Description: Purpose Approximately 3% of lung cancer bears mutations leading to MET exon 14 skipping, an oncogenic driver which is further evidenced by case reports of patient response to MET kinase inhibitor treatment. Approximately 15% of tumors harboring MET exon14 skipping have concurrent MET amplification. Experimental Design Merestinib is a type II MET kinase inhibitor. Emibetuzumab, a bivalent anti-MET antibody, internalizes MET receptor. Each single agent and the combination were evaluated in the Hs746t gastric cancer line bearing MET exon14 skipping and MET amplification. Results Merestinib inhibited Hs746t cell proliferation (IC 50 =34 nM) and totally eliminated pMET at 100nM. Emibetuzumab showed little anti-proliferative activity against Hs746t cells (IC 50 〉100nM), did not reduce pMET, and slightly reduced cell surface MET. In the Hs746t xenograft model, dose dependent differences in durability of response were seen with merestinib including durable tumor regression (91.8%) at 12 mg/kg qd. Emibetuzumab treatment (10mg/kg qw) provided transient tumor regression (37.7%), but tumors re-grew while on treatment. Concurrent combination of merestinib (6 mg/kg qd) and emibetuzumab resulted in 85% tumor regression, while a sequential combination (initiating merestinib first) resulted in longer duration of treatment response. Conclusions Data in this study support a clinical evaluation of merestinib in patients with MET exon 14 skipping (NCT02920996). As a type II MET kinase inhibitor, merestinib may provide a therapeutic option to treatment naïve patients or to patients who progress on type I MET inhibitor treatment. Data also support clinical evaluation of the sequential combination of merestinib with emibetuzumab when patients progress on single agent merestinib.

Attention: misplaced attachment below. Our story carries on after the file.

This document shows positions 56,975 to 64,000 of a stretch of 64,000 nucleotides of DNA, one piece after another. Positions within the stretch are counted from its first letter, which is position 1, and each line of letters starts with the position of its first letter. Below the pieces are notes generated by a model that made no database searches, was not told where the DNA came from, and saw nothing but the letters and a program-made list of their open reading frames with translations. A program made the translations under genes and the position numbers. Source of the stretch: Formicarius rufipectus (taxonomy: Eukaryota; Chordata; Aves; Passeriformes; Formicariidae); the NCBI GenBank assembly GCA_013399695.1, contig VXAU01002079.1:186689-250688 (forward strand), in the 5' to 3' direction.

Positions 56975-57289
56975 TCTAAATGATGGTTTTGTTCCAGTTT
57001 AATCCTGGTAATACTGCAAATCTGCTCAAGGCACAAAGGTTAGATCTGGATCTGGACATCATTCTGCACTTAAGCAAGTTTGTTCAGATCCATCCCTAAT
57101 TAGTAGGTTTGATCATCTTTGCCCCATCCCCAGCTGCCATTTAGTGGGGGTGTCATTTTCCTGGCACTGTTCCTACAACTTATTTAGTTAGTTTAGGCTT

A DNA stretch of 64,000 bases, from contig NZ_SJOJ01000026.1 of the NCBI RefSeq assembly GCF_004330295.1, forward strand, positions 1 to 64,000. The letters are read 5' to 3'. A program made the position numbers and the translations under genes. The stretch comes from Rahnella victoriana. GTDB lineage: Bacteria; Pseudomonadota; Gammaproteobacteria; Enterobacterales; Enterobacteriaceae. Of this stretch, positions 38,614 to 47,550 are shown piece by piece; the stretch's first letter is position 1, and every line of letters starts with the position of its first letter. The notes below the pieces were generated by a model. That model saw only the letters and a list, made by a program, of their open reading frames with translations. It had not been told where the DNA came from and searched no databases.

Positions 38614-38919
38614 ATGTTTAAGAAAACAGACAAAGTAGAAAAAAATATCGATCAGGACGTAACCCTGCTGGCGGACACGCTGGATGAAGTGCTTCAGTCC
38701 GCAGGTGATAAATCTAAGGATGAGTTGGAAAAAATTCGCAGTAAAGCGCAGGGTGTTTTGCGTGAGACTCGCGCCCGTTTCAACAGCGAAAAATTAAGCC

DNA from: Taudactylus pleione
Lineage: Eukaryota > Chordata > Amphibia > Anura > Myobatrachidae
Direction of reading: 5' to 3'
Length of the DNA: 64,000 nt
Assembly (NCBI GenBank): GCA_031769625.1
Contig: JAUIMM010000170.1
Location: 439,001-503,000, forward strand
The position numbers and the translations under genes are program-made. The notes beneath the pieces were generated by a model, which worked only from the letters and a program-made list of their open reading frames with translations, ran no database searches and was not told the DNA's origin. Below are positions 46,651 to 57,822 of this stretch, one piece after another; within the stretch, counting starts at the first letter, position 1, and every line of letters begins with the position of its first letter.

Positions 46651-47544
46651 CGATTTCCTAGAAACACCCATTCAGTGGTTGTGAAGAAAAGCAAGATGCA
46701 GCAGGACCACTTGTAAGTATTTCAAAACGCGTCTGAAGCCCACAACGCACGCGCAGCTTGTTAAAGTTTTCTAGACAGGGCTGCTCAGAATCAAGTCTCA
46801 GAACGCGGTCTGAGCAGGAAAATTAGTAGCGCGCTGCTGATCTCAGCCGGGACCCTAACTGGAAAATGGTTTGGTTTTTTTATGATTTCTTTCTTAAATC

Keywords: Merestinib ; Emibetuzumab ; MET exon 14 skipping ; MET kinase inhibitor ; MET antibody ; LY2801653 ; LY2875358
    ISSN: 0167-6997
    E-ISSN: 1573-0646
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  • 10
    Language: English
    In: Molecular cancer therapeutics, October 2016, Vol.15(10), pp.2344-2356